Help Me Out Here

Right, this may just be me or it may be something I’m doing wrong but I need it spelled out in easy peasy steps.

When I open a post in my reader and read the post I may click like and make a comment. When I then close the post to return to the reader the like does not appear to have registered so I click like again in the reader page. With me so far?

A few times I have gone back into posts and my like is not there. Does that even make sense? You know what I mean.

Does that mean that when I have liked in my reader after having liked in the main post I have essentially unliked it?

Still with me?

So, my question is, am I doing this wrongly? Do I just like the once and it will still eventually show after the reader page is refreshed?

Otherwise, some of the people I follow must think I’m a complete loon; liking, not liking, liking again.

I may be incapable of many things, including working out this very complicated procedure but I’m usually pretty sure about what I like and what I don’t. So, if I’ve liked your post and then unliked it be assured that it is purely because I am obviously a moron and not that I can’t make up my mind.

Advice on how to press a button properly would be welcome.

And, Brian, make one crack about me being a moron and I will go back and unlike everything I’ve ever liked in any of your posts. And I’ll unlike my comments and I’ll unfollow! If someone can tell me the right buttons to press.x

How Times Change

I just read a post about how dependent we now are on the internet and computer use in general.

It set me thinking.

My first introduction to computers was via a manila folder back in the seventies. The class I was a part of was given a couple of sheets of loose-leaf A4 and told to copy a diagram from the board. It went

‘Input – Computer (Process) – Output’.

That was it. Some vague explanation was given that we noted about how computers were being developed and how one day we would all use one. Scoff. Two sheets of A4 did not convince me that there was ever going to be much in it.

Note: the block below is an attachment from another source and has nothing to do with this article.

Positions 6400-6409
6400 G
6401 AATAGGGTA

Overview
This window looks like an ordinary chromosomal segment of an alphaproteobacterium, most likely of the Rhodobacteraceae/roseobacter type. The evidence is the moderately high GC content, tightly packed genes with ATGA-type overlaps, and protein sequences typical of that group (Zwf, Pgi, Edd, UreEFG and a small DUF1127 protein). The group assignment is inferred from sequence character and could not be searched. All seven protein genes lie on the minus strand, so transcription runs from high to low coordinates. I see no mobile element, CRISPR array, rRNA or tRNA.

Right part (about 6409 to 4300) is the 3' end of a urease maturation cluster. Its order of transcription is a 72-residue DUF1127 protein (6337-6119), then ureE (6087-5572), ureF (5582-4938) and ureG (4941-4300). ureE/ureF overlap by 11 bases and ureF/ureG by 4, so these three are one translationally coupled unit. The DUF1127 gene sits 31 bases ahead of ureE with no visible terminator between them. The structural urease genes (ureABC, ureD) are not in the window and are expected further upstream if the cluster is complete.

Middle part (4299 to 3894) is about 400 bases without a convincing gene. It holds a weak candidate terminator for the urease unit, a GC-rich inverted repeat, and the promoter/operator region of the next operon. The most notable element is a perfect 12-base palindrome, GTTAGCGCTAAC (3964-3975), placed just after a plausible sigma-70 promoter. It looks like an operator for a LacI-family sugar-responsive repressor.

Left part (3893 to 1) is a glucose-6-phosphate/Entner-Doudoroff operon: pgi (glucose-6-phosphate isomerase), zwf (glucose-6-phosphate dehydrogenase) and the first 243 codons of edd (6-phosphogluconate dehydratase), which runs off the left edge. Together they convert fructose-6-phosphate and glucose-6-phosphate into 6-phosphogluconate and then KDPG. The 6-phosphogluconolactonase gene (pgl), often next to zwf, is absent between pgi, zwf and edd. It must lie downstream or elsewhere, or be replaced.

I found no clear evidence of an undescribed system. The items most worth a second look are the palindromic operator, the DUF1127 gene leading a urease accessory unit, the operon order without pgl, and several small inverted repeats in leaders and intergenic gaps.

A few years later ‘language labs’ were introduced in school and that was truly hi-tech for me. Attempting to speak French into a microphone, having it recorded and the teacher commenting through my earphones on how I was doing, was a bit scary, at first. I thought I was talking to a machine and was giving it a heavy French accent. When the teacher first spoke to me through my headset I nearly peed my pants. My anonymous ramblings could be heard by him? I toned the accent down after that.

Roll on a few years and, by now, I was teaching. A computer – a single computer- was brought into the school and all teachers had to take an in-service course on how to use it. We were taught how to format a floppy disc. I still don’t get it. And I don’t have to now. The computer was wheeled from class to class and children would gather round to see this wonder in operation.

Unfortunately, it had the lowest memory possible 56mb, 128mb? I can’t remember. I do know it crashed and froze a lot. The standard procedure for correcting this was ‘switch it off at the mains and switch it on again’. I don’t think that was technical advice but it usually worked. For a while. Until you had to do it again.

Gradually, more computers were brought in and, with more capacity, they could do wonderful things that impressed me no end. ( I still had to switch it off at the mains sometimes.)

My sister gave me her old Mac when she upgraded. It had no modem but I loved it. What was the internet anyway?

A few more years down the line and I invested in a new computer with in-built modem and whistles and bells.

The beginning of a love affair. As Curious Bloke rightly pointed out,we use it for everything. I don’t know what I would do without my laptop. I’m sure I would survive but I love it. I even manage my own technical issues now and have a vendetta going if the laptop isn’t working up to par. I’ll scour the internet and stay up for hours till I get the answers. OK sometimes, I still switch it off at the mains but that’s usually an act of desperation.

One site I love is Major Geeks. It has lots of neat little programmes to boost this that and the other. I realise now that, if current computers had been available when I was a teen, I would have been one of the major geeks. How times change.